2. How do students best learn? Elliot Eisner makes a distinction between the “staircase” model of teaching and the “spiderweb” model. My complaint as a student was that my English teachers were far too devoted to the “staircase” model, working step by step, chapter by chapter through a book. Certainly the implication of Gestalt Psychology is that this is a very artificial method of approaching a work. As Ernest Hilgard explains,
“According to the Gestalt Psychologists …our experiences depend on the patterns that stimuli form, on the organization of experience. What we see is relative to background, to other aspects of the whole. The whole is different from the sum of its parts: the whole consists of parts in relationship.” (Hilgard, p. 19)
If Gestalt Psychology is correct, we first need a grasp of the whole against which we test the particulars. Such a “whole” comes best by first making a complete reading of a work. The alternative, “spiderweb” model offers more flexibility for teaching something as long as the novel without feeling that one has to march through a novel.
3. Although they are both epic poems instead of novels, I have long felt that the use of the staircase model has ruined the teaching of both The Iliad and The Divine Comedy. Only when one understands why The Iliad necessarily ends with the burial of Hektor can one look back on why Achilleus is the hero; only when one understands Dante’s Trinity can one begin to understand Dante’s confusions in The Inferno. The problem becomes how the teacher creates “the time and space” necessary for students to have the time to read an entire work before it is analyzed.
Teaching the novel is always impacted by the students’ “social class”. Jean Anyon has identified how social class influences the curriculum. In working class schools students do a lot of work sheets; in middle class schools students, metaphorically and literally, work the formulas and check their answers against those in the back of the book; in affluent professional schools students work on creative projects and self expression; in social-elite schools students read difficult, original material, discuss it, and write essays about it. Regardless the social class orientation of the teacher, if it at odds with the expectations of the students, adjustments will have to be made. Personally I like to have a conversation with my students about their expectations and to explain the social significance of their answers. We need hard working citizens among all of the social classes. The kind of work students do in school is very much a preparation for the kind of college they might go to and the kind of work they will do in the economy. I admit that my personal preference is for the kind of education associated with the “social-elite” schools—discussion and essays. However, I am also absolutely fine with worksheets, with multiple-choice exams, with creative projects. I admit that I do encourage all of my students to consider going on to college, and that I want them to be prepared to be successful at whatever kind of college they will choose. I want them to know that if they want to go on to an “elite” university, they will need to become adroit and the discussion/essay format. But that is certainly not the only way to approach grades and assignments.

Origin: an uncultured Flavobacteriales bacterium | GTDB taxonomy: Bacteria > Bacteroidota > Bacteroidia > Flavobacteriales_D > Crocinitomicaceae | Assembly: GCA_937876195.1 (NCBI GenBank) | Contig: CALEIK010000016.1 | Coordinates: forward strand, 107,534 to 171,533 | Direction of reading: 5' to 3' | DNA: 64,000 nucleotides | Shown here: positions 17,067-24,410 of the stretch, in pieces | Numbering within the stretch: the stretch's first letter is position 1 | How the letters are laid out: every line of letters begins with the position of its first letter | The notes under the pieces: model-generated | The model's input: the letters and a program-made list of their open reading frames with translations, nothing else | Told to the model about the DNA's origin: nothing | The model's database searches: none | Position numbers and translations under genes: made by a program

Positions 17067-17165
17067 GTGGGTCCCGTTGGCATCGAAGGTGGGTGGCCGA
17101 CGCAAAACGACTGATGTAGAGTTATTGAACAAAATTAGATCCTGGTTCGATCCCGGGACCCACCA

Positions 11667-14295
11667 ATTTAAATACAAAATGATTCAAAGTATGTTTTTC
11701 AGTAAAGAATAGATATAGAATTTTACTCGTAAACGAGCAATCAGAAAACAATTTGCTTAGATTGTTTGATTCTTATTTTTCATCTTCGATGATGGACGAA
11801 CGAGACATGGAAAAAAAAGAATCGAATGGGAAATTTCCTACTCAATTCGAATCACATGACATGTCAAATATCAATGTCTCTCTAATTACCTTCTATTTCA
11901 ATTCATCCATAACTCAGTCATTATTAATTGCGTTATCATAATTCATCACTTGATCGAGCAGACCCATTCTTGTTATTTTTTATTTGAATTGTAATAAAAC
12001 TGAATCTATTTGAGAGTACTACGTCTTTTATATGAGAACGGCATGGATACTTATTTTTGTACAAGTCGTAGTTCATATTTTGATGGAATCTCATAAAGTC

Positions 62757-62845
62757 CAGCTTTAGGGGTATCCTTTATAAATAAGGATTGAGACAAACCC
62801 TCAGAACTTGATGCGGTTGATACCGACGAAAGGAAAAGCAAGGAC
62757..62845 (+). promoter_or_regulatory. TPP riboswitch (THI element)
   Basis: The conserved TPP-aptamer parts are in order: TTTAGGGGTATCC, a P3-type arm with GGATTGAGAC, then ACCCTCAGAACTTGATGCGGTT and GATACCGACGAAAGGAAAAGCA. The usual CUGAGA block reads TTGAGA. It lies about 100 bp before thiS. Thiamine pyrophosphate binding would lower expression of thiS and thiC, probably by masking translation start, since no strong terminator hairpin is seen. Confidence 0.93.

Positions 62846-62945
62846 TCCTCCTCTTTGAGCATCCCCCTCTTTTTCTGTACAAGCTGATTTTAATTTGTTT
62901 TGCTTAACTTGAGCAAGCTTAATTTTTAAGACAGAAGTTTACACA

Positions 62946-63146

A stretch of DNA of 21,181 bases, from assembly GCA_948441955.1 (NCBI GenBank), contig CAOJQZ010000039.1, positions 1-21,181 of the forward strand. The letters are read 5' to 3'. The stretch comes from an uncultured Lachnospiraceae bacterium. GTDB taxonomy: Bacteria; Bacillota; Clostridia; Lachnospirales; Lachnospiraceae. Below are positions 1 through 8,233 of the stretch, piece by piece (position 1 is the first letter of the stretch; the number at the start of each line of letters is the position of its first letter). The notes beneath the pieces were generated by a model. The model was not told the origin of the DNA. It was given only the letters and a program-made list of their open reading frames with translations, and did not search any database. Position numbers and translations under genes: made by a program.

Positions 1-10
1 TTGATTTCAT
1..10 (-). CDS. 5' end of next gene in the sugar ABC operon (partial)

James Herndon blames “Noman.” The voice of tradition sits on our shoulders telling us that there are approved ways of doing things, whether they work or not. After thirty-six years of relative success teaching the novel, I find that I still occasionally feel guilty about my failure to plod through a novel page by page, giving quizzes to make sure students keep up with their reading, and then giving them any number of assignments about the novel to make sure they worked hard enough. But I soon get over such insecurities and find ways of occupying our time in class so that we have time to read a good book, talk with each other about the experience, and find the process very satisfying. And I hear from my students that they do continue to read novels after graduation.
Anyon, J. (1980). Social class and the hidden curriculum of
work. Journal of Education, 162 (1),
Eisner, E. (1985) The educational imagination.
Herndon, J. (1985) How to survive in your native land.
Hilgard, E, (1962) Introduction to
McInelly, Brett C. (2003). Teaching the Novel in Context. Academic Exchange Quarterly. v. 7, i2, p. 20 (5), Summer, 2003.